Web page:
Other executive-level conferences seem to be as much about the socializing outside the sessions as the sessions themselves. FIRE, on the other hand, is all about the content.
Instead of a cocktail party at the end of the day, for example, this group boarded buses to explore the new CalIT2 technology center at the University of California, San Francisco.
Covering a wide range of topics, from nanotech to biotech, globalization and technology, it attracts some of the smartest people working and investing in technology. The audience composition leans more toward technology experts than marketing-driven CEOs.
I love it because Im the dumbest person in the room; its a throwback to the Socratic form of learning, where you study at the feet of the masters. After two days of discussions one always comes away feeling just a bit smarter.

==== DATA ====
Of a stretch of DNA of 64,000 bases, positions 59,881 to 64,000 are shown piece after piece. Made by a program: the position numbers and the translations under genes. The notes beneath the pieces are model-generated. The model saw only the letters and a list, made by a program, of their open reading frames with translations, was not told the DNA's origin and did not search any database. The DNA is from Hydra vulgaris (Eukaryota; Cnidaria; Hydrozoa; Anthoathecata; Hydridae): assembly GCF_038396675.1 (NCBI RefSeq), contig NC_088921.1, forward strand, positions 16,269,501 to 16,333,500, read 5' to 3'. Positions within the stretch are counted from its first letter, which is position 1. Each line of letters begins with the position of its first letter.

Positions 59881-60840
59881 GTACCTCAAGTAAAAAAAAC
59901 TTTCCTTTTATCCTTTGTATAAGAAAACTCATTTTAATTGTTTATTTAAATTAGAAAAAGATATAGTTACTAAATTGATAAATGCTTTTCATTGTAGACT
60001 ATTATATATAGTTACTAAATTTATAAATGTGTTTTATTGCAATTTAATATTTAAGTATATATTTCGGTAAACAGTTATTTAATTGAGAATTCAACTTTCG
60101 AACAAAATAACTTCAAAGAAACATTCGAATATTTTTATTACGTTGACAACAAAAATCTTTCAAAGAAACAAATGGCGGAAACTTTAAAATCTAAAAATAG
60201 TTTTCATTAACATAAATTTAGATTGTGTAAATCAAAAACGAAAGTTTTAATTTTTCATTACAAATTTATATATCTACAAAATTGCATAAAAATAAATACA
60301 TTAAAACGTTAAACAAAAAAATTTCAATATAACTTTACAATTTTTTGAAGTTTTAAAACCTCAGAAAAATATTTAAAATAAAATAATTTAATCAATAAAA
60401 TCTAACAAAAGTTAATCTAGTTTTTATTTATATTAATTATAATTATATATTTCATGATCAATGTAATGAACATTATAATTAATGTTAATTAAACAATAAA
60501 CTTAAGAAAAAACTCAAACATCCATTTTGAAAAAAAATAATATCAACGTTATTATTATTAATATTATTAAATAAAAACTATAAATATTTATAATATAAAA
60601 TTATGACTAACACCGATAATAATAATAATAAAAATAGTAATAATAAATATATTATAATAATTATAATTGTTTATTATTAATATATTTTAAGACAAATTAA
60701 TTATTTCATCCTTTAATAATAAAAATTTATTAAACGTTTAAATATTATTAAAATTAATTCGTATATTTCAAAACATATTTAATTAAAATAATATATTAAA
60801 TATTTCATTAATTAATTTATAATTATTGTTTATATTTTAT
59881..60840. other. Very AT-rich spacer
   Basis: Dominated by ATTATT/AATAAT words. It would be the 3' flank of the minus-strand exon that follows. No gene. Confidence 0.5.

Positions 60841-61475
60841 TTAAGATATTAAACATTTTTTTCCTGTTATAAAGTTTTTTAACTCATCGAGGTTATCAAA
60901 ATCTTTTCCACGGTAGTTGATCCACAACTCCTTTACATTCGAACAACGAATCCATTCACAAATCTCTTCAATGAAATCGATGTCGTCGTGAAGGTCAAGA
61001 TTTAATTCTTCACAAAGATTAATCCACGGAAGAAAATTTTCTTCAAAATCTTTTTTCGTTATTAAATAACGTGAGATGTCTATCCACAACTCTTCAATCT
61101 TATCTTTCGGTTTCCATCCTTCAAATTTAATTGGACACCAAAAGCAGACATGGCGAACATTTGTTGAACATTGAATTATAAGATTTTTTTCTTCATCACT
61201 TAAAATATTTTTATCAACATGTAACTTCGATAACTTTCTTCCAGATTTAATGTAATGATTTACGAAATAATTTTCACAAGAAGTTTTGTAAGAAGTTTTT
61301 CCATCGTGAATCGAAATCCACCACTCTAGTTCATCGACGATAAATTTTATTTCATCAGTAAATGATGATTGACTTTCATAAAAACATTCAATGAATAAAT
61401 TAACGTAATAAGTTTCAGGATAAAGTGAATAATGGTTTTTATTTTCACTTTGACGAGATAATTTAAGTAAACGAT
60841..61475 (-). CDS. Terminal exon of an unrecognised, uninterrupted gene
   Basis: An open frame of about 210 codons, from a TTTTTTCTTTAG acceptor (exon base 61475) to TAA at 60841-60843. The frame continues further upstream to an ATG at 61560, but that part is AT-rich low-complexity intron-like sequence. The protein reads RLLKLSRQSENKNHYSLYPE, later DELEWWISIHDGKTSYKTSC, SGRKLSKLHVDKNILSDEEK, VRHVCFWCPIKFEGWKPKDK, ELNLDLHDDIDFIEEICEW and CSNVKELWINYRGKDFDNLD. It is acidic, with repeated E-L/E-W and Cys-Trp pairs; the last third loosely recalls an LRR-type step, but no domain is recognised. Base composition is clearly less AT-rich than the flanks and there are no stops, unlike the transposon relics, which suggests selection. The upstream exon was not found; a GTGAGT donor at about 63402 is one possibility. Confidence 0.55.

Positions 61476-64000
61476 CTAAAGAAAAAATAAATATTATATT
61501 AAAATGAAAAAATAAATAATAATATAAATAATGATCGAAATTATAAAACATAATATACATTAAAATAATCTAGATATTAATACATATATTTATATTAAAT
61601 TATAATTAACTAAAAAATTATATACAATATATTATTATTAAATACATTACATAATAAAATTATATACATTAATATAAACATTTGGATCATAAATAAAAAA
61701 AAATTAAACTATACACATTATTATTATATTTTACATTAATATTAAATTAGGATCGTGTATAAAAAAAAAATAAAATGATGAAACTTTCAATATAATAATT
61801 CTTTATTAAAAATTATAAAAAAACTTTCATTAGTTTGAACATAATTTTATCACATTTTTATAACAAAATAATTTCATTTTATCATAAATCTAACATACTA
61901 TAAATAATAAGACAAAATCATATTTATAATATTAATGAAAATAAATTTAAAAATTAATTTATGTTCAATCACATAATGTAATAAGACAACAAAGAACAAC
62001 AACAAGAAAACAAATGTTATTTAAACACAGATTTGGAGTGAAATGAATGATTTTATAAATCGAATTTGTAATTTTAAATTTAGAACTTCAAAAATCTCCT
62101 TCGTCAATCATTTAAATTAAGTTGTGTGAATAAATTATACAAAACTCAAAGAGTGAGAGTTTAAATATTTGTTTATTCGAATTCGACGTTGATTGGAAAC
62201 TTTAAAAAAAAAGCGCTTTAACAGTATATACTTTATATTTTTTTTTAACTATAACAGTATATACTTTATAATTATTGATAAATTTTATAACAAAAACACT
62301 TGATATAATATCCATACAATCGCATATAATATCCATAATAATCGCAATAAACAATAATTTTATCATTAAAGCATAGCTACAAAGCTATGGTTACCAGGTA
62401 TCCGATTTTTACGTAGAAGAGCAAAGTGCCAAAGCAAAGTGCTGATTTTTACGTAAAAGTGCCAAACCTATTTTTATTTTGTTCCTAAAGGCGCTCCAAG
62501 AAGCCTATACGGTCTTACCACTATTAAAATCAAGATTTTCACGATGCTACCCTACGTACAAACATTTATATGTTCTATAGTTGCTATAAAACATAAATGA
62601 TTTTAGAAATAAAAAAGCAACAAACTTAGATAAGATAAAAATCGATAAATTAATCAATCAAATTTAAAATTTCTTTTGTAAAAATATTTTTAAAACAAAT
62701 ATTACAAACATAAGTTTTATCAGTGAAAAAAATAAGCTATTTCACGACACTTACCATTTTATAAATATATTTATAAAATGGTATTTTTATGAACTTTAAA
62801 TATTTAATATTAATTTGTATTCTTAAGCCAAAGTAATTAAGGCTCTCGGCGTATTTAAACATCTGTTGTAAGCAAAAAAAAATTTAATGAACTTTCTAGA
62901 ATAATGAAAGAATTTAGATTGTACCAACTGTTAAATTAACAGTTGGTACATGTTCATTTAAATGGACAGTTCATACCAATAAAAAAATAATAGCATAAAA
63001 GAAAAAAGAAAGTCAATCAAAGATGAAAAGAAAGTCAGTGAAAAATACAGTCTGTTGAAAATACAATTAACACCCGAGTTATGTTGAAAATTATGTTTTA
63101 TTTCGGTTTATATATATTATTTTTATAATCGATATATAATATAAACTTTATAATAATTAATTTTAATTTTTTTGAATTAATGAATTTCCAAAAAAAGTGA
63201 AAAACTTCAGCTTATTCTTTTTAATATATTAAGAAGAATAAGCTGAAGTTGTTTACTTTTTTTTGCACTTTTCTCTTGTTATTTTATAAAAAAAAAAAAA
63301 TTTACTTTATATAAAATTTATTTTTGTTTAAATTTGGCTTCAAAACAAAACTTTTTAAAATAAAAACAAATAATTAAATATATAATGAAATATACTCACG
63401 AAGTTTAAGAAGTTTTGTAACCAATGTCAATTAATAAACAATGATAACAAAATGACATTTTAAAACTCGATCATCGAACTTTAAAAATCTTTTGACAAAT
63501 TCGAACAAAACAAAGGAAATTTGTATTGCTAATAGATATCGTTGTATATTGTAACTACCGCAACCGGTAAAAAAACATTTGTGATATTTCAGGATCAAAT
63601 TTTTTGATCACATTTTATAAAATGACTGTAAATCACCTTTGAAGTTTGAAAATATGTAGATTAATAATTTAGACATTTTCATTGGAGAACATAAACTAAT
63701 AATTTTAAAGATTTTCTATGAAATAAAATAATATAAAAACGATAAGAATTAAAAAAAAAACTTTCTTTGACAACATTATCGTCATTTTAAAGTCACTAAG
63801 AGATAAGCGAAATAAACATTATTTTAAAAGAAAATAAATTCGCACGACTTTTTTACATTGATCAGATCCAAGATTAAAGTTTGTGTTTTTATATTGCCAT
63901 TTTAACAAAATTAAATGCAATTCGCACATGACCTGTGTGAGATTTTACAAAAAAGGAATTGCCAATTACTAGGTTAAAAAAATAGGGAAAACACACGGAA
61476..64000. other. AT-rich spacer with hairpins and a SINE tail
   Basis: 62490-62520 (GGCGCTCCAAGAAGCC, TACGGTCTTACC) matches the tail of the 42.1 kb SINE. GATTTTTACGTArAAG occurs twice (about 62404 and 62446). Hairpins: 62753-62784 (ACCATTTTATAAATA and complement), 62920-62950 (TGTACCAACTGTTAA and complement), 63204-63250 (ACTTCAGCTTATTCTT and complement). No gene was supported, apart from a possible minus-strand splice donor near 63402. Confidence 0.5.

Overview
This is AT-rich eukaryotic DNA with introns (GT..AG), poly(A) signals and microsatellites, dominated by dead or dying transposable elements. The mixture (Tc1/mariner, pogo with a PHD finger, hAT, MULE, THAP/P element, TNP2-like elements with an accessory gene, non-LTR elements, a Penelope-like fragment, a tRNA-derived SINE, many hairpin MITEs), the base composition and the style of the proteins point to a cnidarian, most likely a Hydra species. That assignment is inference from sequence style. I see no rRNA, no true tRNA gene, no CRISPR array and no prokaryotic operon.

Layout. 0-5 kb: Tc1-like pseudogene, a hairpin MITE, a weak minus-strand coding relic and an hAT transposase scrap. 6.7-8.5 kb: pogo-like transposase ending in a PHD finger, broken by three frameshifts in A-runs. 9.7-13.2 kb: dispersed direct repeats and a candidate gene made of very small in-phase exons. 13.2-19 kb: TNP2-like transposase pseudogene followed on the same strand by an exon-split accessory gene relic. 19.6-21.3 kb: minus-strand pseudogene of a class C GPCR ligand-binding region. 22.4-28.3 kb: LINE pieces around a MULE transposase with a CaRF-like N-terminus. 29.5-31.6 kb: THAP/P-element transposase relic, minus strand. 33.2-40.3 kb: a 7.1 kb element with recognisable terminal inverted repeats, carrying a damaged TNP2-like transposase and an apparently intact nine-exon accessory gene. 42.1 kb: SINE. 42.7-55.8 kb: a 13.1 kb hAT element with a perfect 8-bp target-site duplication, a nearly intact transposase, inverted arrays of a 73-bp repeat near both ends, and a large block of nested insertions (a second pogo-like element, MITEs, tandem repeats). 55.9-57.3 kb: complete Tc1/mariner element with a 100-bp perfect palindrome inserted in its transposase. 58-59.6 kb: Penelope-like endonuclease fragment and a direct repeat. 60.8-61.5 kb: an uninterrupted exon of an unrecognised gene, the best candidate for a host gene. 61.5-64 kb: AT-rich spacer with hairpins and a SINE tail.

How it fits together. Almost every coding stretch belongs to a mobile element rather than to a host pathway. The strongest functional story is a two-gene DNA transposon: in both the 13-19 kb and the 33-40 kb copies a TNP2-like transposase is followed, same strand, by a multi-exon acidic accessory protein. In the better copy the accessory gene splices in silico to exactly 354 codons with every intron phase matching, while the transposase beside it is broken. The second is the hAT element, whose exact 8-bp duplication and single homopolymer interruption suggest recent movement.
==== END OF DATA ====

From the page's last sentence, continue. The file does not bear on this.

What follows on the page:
Todays focus will be on some of the more interesting predictions made at FIRE, while tomorrow Ill take a closer look at some of the nanotech and space exploration discussion from the show.
Ill wrap up by describing the amazing new technologies being explored at the CalIT2 center at UCSD, along with some quick hits.
(The week of May 22, look for a special Whats New Now podcast, recorded at FIRE, with Colin Angle, CEO of iRobot.)
Because its called "Future in Review," much of the conference focuses on the next five years. "Specific Innovation" discussions spread out across two panels. The first featured an A-list of chief technology officers, including Phil Hester of AMD, Jeff Nicklaus of EMC, and Jonathan Murray, CTO for Microsofts EMEA (Europe, Middle East, and Africa) division.